Aid and Dutch Disease in Sub-Saharan Africa
AbstractInternational aid has an ambiguous effect on the macroeconomy of the recipient country. To the extent that aid raises consumer expenditure, there will be some real exchange rate appreciation and a shift of resources away from traded goods production and into non-traded goods production. However, aid for investment in the traded goods sector can mitigate this effect. Also, a relatively high level of productivity in the non-traded goods sector combined with a high level of investment will tend to depreciate the real exchange rate. We examine aid inflows in 26 sub-Saharan African countries, and find a variety of macroeconomic responses. Some of the variation in the responses can be explained by variation in observable country characteristics; this has implications for donor policy.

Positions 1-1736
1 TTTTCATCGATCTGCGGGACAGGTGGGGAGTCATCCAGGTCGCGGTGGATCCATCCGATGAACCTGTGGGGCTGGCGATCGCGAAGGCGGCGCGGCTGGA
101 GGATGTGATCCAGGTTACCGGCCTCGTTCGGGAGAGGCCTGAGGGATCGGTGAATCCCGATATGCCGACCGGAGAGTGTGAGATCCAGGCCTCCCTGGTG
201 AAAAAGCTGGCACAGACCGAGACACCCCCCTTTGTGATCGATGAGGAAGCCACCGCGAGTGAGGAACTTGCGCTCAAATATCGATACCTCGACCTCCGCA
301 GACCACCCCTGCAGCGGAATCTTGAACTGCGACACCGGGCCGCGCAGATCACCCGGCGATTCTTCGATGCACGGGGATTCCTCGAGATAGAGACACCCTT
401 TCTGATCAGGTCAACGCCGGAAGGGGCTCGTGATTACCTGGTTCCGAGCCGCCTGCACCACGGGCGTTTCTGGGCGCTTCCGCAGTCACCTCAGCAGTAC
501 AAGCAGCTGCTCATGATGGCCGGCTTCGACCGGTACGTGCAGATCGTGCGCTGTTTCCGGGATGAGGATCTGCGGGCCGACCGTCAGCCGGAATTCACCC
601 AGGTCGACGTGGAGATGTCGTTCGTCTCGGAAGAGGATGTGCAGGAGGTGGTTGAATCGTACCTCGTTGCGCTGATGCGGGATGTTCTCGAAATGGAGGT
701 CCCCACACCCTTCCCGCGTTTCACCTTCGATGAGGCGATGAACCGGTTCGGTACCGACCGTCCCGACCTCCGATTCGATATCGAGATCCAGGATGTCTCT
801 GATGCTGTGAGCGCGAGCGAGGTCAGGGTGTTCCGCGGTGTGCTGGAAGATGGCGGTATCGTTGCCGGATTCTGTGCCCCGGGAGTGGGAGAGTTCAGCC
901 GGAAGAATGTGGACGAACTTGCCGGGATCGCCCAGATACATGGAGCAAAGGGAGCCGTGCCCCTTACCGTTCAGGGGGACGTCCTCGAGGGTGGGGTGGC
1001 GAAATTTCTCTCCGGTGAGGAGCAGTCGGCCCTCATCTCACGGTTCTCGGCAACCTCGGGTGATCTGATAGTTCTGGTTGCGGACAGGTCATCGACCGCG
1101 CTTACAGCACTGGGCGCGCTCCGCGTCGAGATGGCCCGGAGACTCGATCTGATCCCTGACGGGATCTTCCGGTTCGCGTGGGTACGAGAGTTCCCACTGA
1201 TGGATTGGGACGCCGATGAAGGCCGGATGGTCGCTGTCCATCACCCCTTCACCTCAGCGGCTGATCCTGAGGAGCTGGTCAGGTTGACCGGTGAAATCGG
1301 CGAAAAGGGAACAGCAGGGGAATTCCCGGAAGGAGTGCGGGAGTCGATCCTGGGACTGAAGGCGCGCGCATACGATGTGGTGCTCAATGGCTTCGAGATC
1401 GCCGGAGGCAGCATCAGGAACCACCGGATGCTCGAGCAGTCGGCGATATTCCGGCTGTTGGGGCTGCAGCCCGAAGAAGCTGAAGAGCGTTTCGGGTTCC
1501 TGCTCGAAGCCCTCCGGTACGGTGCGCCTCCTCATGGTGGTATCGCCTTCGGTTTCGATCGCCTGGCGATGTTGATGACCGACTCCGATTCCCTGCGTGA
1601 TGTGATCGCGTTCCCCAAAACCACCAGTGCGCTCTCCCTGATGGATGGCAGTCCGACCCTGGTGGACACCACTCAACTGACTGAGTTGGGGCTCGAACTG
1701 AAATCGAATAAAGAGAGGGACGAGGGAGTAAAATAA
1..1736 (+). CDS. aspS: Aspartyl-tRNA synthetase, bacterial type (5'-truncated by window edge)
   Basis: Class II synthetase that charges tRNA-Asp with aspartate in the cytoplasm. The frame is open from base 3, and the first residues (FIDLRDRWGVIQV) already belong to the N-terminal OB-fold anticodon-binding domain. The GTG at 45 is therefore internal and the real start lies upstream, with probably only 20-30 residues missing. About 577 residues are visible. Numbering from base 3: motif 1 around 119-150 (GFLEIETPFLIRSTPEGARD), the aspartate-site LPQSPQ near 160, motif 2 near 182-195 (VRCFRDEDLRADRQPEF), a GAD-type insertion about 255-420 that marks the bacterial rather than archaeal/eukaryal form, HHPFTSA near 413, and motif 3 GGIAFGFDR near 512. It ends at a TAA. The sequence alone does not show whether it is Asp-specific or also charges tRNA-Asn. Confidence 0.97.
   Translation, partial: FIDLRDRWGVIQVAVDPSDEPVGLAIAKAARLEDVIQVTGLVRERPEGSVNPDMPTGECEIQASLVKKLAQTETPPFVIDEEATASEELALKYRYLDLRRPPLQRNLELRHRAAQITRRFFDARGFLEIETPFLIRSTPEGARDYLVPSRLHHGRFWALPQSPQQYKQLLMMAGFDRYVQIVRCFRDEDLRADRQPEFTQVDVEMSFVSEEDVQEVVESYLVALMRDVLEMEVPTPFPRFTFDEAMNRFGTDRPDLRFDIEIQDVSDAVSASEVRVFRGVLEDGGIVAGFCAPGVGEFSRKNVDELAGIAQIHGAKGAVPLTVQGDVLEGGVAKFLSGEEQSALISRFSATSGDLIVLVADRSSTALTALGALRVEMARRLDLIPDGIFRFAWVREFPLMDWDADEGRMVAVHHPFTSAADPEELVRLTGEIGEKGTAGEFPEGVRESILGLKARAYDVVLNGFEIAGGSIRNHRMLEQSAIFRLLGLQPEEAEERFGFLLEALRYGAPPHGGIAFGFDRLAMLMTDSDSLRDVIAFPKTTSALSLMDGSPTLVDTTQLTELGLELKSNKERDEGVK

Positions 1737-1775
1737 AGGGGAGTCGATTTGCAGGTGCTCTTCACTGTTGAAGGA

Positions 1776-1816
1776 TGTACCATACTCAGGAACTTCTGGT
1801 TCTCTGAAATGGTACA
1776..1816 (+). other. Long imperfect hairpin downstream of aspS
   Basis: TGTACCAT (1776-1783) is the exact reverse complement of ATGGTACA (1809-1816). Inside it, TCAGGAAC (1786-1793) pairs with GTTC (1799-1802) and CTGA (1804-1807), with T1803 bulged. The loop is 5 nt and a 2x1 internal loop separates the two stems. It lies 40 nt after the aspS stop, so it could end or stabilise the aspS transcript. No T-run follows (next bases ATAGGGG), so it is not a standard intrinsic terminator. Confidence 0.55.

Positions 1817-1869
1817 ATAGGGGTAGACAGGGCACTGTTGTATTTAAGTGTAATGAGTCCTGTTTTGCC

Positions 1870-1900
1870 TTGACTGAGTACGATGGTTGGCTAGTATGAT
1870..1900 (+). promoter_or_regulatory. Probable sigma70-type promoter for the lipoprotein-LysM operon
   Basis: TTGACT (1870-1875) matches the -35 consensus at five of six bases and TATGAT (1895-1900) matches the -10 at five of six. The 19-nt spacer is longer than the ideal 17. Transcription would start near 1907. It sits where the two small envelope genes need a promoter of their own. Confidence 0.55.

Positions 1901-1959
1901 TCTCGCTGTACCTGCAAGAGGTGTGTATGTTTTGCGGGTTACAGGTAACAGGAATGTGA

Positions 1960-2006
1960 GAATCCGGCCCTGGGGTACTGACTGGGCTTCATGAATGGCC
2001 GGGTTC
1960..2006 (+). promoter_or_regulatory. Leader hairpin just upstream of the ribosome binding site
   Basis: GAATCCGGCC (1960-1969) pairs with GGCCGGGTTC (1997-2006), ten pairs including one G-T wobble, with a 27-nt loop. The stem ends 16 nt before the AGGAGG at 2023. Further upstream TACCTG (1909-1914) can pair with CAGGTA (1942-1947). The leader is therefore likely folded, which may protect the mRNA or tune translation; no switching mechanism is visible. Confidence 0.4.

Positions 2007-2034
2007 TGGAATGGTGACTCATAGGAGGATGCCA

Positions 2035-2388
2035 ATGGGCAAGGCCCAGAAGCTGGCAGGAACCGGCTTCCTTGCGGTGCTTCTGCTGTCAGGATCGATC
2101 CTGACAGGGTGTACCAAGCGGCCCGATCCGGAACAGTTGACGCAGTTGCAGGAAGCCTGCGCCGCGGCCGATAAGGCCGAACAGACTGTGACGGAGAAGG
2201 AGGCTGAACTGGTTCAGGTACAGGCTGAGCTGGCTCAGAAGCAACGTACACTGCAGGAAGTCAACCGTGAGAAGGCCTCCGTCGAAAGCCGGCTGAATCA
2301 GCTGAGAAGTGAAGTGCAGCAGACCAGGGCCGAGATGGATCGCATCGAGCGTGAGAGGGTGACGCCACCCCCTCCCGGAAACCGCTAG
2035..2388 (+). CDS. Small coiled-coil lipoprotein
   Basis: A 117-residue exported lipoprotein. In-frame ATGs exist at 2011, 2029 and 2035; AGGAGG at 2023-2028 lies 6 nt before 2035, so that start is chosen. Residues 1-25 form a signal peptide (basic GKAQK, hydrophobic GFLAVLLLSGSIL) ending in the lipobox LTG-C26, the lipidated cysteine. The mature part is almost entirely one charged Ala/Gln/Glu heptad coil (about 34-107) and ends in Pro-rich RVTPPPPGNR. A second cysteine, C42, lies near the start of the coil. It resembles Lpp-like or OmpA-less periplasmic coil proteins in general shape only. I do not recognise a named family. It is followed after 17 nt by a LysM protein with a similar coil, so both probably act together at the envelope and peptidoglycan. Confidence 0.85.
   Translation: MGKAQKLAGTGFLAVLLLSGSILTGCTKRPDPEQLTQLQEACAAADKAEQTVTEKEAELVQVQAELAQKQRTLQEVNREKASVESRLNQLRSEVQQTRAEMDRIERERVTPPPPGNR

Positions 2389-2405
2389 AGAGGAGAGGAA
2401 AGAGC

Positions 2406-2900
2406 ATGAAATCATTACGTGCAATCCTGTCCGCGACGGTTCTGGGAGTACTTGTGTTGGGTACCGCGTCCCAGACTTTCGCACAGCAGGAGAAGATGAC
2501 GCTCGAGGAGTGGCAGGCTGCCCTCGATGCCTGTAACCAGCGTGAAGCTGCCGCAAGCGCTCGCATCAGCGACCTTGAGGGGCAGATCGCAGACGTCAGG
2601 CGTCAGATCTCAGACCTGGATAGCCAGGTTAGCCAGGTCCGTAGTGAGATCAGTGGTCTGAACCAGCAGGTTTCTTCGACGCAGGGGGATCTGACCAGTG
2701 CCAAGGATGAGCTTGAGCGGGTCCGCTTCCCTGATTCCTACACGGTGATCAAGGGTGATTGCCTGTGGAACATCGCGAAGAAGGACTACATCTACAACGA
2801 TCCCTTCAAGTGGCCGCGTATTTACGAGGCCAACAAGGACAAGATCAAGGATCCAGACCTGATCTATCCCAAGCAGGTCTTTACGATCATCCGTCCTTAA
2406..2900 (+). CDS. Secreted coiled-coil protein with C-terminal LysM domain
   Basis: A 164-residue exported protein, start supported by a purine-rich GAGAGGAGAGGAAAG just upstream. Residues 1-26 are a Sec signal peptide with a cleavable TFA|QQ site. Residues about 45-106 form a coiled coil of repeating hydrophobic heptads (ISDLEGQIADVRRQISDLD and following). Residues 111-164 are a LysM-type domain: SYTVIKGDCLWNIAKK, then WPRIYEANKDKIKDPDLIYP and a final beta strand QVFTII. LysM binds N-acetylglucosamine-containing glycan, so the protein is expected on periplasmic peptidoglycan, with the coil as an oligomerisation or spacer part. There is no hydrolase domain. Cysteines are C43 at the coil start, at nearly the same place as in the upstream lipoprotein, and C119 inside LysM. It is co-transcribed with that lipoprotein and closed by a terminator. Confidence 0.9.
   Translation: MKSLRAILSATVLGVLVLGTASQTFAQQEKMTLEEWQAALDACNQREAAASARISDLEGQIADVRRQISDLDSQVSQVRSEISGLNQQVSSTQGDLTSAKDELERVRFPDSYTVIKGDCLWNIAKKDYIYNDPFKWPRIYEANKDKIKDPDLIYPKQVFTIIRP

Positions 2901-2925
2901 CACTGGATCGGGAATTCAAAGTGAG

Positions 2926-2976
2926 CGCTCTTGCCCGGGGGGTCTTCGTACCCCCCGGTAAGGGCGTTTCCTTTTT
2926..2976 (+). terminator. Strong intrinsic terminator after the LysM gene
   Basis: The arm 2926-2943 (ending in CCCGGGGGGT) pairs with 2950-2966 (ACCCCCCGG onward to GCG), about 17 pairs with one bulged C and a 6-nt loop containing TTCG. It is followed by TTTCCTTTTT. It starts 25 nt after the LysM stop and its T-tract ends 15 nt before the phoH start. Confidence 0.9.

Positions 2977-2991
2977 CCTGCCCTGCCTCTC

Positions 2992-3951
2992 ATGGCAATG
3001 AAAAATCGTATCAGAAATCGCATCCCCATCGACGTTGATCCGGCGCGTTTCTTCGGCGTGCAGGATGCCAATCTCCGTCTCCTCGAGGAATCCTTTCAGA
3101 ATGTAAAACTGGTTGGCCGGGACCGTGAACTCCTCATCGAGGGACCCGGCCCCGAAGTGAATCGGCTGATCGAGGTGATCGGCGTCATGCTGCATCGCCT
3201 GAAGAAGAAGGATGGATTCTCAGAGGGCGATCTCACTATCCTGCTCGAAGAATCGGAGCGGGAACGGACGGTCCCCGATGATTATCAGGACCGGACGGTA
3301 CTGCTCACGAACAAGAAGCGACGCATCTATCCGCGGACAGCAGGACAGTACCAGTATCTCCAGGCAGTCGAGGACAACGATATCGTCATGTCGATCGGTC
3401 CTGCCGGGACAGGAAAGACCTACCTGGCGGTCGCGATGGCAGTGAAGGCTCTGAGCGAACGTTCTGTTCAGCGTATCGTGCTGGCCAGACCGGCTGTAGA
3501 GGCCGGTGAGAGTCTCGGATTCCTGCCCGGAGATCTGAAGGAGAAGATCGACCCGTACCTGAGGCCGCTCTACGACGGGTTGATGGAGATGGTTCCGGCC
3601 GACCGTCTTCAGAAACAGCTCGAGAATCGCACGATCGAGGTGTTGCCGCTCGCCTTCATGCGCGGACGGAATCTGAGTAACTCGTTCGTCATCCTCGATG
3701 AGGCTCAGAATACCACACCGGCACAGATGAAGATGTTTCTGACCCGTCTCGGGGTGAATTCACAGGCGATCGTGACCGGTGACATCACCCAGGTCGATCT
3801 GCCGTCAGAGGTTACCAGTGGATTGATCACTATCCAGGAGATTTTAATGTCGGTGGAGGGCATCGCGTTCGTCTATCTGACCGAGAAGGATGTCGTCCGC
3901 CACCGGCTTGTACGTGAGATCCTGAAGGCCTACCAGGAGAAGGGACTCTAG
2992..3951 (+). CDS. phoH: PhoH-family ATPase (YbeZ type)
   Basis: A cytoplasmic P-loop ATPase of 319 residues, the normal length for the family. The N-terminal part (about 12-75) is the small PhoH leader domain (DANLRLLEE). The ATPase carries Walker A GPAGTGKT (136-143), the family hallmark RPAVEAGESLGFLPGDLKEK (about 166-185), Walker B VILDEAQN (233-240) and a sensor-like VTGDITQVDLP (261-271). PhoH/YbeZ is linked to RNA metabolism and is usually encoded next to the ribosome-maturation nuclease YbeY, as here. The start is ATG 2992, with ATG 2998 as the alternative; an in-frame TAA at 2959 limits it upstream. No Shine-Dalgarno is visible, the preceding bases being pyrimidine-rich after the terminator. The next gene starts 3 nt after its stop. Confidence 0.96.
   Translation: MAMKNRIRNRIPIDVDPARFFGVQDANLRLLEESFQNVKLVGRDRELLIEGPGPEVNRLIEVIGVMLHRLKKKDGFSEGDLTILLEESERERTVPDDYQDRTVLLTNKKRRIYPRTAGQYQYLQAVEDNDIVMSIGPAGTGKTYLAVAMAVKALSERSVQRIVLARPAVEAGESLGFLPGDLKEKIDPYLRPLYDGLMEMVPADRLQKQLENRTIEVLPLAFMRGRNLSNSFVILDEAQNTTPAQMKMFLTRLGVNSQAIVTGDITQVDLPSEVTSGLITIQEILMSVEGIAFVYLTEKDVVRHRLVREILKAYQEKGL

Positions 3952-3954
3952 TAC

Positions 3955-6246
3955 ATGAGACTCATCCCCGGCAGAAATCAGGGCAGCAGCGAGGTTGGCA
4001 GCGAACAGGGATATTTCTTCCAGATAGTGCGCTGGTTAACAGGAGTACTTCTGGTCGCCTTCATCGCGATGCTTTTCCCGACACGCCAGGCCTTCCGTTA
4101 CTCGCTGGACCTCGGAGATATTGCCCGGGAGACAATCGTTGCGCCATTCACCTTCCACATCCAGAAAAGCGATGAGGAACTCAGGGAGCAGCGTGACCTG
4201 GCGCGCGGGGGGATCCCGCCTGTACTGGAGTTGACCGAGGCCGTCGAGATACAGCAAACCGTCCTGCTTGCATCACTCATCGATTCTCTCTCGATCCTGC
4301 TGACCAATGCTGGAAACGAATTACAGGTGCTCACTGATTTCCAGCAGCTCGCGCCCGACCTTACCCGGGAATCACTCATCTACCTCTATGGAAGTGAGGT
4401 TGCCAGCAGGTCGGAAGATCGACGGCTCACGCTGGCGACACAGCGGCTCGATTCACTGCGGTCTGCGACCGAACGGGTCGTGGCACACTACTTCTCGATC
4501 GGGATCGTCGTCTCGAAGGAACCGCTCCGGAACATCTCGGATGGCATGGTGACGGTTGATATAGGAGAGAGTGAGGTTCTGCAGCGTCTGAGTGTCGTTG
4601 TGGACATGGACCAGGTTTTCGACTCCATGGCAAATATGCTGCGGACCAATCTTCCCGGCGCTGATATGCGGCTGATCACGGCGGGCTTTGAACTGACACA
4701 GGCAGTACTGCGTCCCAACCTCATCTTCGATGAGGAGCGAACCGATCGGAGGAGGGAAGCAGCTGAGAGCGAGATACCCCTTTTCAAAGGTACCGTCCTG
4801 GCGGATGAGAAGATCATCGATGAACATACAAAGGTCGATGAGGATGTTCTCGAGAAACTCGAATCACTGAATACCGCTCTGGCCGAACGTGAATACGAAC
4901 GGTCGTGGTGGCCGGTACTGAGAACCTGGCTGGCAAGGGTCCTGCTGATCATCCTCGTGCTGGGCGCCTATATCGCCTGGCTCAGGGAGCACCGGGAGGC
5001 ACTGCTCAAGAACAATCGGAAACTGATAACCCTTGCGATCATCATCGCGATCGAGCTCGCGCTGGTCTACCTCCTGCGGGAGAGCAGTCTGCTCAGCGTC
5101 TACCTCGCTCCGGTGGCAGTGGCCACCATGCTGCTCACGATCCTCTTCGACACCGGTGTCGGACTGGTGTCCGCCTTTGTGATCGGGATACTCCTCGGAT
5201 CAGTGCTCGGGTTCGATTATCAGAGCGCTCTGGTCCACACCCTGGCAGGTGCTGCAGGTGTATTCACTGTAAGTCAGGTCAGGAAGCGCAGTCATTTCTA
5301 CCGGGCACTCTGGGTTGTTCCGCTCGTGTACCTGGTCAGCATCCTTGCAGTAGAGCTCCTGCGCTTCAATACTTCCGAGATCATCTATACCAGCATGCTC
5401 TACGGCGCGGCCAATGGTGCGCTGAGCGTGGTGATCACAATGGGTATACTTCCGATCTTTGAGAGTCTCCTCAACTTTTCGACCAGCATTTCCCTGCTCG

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Bibliographic InfoPaper provided by World Institute for Development Economic Research (UNU-WIDER) in its series Working Paper Series with number UNU-WIDER Research Paper WP2012/26.
Date of creation: 2012
Date of revision:
aid; Dutch disease; Africa;
Other versions of this item:
- F41 - International Economics - - Macroeconomic Aspects of International Trade and Finance - - - Open Economy Macroeconomics
- O5 - Economic Development, Technological Change, and Growth - - Economywide Country Studies
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